= 2000 + 1000 + 1500 = 4500
M > 32 buffers for simple sort-merge join
M > 39 buffers for efficient sort-merge join
• Indexed NLJ (conceptually)
for each s S that matches probe(I,r.C) do
output r,s pair
• Assume R1.C index exists; 2 levels
• Assume R2 clustered, unordered
Cost: R2 Reads: 500 IOs
for each R2 tuple:
# R1 Reads depends on: - # matching tuples - clustering index or not
What is expected # of matching tuples?
(a) say R1.C is key, R2.C is foreign key
then expected = 1 tuple
(b) say V(R1,C) = 5000, T(R1) = 10,000 with uniform assumption expect = 10,000/5,000 = 2
(c) Say DOM(R1, C) = 1,000,000
T(R1) = 10,000
in domain
Total cost with Index Join with a Non-
Clustering Index
Will any of these change if we have a
clustering index?
Example: say R1.C index is 201 blocks
• Keep root + 99 leaf nodes in memory
• Expected cost of each index access is
E = (0)99 + (1)101 0.5 200 200
Total cost (including Index Probes)
= 500+5000 [Probe + Get Records]
= 500+5000 [0.5+2]
For Case (c):
= 500+2500+50 = 3050 IOs
Block-Based NLJ Vs. Indexed NLJ
• Wrt #joining records
• Wrt index clustering
for clustering and non-clustering indexes
Sort-Merge Join with Indexes
• Zig-zag join
So far
NLJ R2 R1 55,000 (best) Merge Join _______ Sort+ Merge Join _______ R1.C Index _______ R2.C Index _______ NLJ R2 R1 5500 Merge join 1500 Sort+Merge Join 7500 4500 R1.C Index 5500, 3050, 550 R2.C Index ________
cl u st
Algorithm
(3) For i = 1 to k do
Match tuples in Gi, Hi buckets
Building Indexes on the fly for Joins
• R1, R2 contiguous
Use 100 buckets
R1
[R1 is called the build relation of the hash join]
-> Read corresponding R2 bucket + hash probe
[R2 is called the probe relation of the hash join]
R1 R2
Cost:
Minimum Memory Requirements
k = number of buckets (k = M-1)
x = number of R1 blocks So... (x/k) <= k k >= x M > x
Actually, M > min(B(R),B(S))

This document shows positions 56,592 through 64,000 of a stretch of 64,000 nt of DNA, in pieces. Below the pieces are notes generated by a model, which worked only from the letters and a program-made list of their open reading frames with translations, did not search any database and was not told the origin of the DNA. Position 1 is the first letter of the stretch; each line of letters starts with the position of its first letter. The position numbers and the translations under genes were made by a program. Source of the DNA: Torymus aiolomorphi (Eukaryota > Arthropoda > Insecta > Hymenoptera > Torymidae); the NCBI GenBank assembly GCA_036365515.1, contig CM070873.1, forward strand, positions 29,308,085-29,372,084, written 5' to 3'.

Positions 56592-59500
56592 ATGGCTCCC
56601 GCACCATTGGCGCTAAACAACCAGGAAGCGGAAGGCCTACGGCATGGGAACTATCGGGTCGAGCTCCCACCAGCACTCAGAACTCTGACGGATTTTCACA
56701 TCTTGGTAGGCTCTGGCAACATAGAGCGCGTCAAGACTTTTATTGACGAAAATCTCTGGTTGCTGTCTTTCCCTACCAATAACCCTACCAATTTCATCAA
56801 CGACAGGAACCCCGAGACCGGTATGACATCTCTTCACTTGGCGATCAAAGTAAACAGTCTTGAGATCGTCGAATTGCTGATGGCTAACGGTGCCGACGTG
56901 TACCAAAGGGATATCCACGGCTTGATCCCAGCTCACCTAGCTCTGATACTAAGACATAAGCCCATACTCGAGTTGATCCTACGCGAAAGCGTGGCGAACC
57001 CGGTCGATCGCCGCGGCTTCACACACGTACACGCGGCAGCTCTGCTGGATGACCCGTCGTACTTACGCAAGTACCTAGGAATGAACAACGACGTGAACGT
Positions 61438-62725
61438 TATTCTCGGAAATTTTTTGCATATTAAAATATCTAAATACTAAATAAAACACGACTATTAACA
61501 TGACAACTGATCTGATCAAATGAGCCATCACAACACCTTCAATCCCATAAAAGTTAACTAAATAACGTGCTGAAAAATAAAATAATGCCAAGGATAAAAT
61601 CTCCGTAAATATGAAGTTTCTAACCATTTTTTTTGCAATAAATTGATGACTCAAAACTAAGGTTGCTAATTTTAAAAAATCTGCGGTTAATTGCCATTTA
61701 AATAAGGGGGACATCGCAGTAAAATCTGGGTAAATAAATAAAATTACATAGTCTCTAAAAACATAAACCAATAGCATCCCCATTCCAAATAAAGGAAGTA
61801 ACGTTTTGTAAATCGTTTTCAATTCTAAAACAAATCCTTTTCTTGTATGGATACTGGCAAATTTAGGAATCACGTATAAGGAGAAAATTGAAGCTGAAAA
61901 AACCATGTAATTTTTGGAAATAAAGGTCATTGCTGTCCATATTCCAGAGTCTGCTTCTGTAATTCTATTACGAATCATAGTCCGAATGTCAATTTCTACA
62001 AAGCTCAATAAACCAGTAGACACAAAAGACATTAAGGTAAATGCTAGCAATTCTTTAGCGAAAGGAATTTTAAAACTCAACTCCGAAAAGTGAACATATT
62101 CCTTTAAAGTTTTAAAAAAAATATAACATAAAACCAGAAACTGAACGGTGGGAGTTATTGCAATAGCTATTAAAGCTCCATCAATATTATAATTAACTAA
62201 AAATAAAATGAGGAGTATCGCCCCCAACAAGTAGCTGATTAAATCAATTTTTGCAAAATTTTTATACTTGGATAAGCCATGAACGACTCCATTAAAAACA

Trick: keep some buckets in memory
E.g., k’=33 R1 buckets = 31 blocks keep 2 in memory
memory
G1
G2
in .. .
31
R1
Memory use: G1 31 buffers G2 31 buffers Output 33-2 buffers R1 input 1 Total 94 buffers 6 buffers to spare!!
called Hybrid Hash-Join
Next: Bucketize R2
– Two of the R2 buckets joined immediately
with G1,G2
• join with second bucket
bucket
• To bucketize R2, only write 31 buckets:
so, cost = 500+3116=996
• To compare join (2 buckets already done)
read 3131+3116=1457
Total cost = 1961+996+1457 = 4414
How many Buckets in Memory?
memory
G1
G2
?
must fetch tuples
– 100 <val,ptr> pairs/block
5000 tuples 5000/100 = 50 blocks
• Read R1 and match
• Read ~ 100 R2 tuples
Total cost = Read R2: 500 Read R1: 1000 Get tuples: 100 1600
So far:
NLJ 5500 Merge join 1500 Sort+merge joint 7500 R1.C index 5500 550 R2.C index _____ Build R.C index _____ Build S.C index _____ Hash join 4500 with trick,R1 first 4414 with trick,R2 first _____ Hash join, pointers 1600
cl u st
dissimilarities
Summary
(relative to memory size)
• Sort-Merge Join good for
non-equi-join (e.g., R1.C > R2.C)
Merge Join
clustering
Intersection, Difference
Summary (contd.)
Buffer Management
Read/write
while an operator is running
• Some operators can take advantage of
specific buffer replacement policies
• May cover later if time permits
• We will see one example: Hash Join
R2
• Preliminaries – Cost model
– Sort-based